The Gnostics: Identifying an Early Christian Cult. By Alastair H. B. Logan
Article first published online: 16 FEB 2009
© The author 2009. Journal compilation © Trustees for Roman Catholic Purposes Registered 2009
The Heythrop Journal
Volume 50, Issue 2, page 313, March 2009
How to Cite
Price, R. M. (2009), The Gnostics: Identifying an Early Christian Cult. By Alastair H. B. Logan. The Heythrop Journal, 50: 313. doi: 10.1111/j.1468-2265.2009.00460_2.x
- Issue published online: 16 FEB 2009
- Article first published online: 16 FEB 2009
Pp. xvii, 150 , London/NY , T & T Clark , 2006 , $140.00/$23.00 .
Until recently the notion of ‘Gnostic heresy’ appeared firmly established in early Christian historiography. Generations of theology students have written essays on how the ‘Gnostic threat’, characterized by bleak dualism, strict predestination and a contempt for the ethics and sacraments of the mainstream churches, was providentially defeated. But a number of contemporary scholars have been undermining the whole concept of Gnosticism, pointing out that the term is a modern concoction and that the great mass of teachers and texts subsumed under it have little in common, while that little does not serve to differentiate them clearly from the mainstream Christianity of their time.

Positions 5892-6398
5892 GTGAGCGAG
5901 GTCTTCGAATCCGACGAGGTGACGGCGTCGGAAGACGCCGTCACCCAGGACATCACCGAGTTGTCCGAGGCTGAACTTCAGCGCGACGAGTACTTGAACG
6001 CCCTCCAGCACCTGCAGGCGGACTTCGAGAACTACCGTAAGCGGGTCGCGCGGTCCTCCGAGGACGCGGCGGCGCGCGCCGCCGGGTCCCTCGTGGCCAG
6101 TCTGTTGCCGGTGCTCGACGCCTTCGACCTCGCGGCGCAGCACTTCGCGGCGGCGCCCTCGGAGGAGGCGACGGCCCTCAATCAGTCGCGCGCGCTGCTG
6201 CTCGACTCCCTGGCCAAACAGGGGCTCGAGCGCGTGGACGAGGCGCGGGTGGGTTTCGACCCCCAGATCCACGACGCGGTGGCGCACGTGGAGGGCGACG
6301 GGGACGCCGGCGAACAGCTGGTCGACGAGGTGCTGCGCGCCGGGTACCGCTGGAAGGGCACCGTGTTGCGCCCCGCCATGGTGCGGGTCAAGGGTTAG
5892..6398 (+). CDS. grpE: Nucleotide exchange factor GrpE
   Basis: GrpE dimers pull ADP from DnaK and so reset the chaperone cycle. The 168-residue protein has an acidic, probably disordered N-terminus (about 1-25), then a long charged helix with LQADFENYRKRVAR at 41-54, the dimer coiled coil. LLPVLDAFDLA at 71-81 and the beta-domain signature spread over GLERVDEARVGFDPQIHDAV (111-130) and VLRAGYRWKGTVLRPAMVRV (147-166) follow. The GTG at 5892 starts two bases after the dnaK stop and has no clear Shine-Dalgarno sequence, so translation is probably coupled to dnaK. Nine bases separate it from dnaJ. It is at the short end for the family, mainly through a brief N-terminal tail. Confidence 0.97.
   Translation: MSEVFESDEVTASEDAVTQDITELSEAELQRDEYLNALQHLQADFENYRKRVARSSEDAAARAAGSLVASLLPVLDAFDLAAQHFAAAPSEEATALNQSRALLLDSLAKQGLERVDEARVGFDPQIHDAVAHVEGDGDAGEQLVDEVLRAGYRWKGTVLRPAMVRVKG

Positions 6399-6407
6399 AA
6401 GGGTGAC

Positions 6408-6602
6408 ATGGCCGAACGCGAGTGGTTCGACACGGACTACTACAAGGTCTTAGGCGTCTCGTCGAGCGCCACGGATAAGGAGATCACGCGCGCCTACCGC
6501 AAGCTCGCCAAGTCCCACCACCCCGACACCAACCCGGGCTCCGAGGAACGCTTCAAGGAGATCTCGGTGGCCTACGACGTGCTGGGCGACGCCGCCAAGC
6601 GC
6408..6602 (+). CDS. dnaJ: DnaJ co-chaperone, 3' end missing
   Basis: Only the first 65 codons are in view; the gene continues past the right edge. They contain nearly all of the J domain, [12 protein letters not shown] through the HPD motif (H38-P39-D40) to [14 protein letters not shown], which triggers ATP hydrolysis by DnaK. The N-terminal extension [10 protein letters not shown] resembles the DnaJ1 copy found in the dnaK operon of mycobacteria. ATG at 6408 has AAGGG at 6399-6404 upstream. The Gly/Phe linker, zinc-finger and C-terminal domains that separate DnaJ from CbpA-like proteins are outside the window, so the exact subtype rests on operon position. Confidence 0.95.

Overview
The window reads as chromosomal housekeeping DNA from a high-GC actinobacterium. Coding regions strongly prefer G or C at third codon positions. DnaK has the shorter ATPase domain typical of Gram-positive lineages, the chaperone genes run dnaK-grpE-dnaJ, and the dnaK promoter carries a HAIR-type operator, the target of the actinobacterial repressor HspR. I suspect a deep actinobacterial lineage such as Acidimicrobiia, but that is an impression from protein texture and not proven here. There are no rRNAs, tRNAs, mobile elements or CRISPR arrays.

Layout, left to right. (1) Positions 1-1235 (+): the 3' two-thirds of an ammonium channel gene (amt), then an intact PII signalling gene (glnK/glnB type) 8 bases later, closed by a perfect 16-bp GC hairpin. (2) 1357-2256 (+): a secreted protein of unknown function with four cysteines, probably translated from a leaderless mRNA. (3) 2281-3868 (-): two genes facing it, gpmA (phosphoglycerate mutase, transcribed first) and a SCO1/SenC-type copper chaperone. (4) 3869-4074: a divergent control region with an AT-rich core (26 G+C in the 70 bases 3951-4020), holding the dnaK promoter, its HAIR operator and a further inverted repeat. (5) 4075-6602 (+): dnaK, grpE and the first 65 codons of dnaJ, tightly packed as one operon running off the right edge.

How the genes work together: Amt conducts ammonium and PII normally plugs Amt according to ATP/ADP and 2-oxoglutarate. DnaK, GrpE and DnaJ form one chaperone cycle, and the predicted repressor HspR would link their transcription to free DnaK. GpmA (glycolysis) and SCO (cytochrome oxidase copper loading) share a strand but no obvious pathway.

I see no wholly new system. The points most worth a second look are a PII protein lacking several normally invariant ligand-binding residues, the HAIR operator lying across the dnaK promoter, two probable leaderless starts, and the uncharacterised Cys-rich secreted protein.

Alastair Logan published his Gnostic Truth and Christian Heresy in 1996 and has now supplemented it with this new and briefer volume, made up of various essays and papers. He is not as radical as Michael Allen Williams, who in his Rethinking ‘Gnosticism’ (1996) argued that the whole concept of Gnosticism should be jettisoned. Logan wishes to restrict the term, however, to those early Christians who called themselves, or were called, Gnostics or who at least made equal use of the ‘classic’ Gnostic myth summarized in Irenaeus I. 29–30 and shared a common pattern of initiation (the ‘five seals’). This excludes Valentinians as well (less surprisingly) as the Marcionites. Logan argues in addition that Gnostics can be identified according to modern social theory as a ‘cult’, that is, a deviant movement within the main Christian body, rather than a ‘sect’, separatist and exclusive.
In the central chapters of the book he attempts to define the specific features of Gnostics in opposition to mainstream Christians, whom he calls (with some anachronism) ‘Catholics’. He stresses a negative view of the universe as a place to be rescued from, concern with sacraments as the mode of escape, and the protection of the self by an ascetic lifestyle, together with a lack of concern for canon, structures and hierarchy. But do these features really differentiate Gnosticism from many other strands in early Christianity, such as Encratism? And Catholicism, if defined as the opposite, was a slow and gradual growth. Indeed, Logan's study reinforces the arguments of Pétrement and others that Gnosticism was a genuinely Christian movement, not an alien religion that took on some of the trappings of Christianity. It is not surprising that attempts to shunt Gnosticism away to some strange penumbra distort the shape and spirituality of second-century Christianity.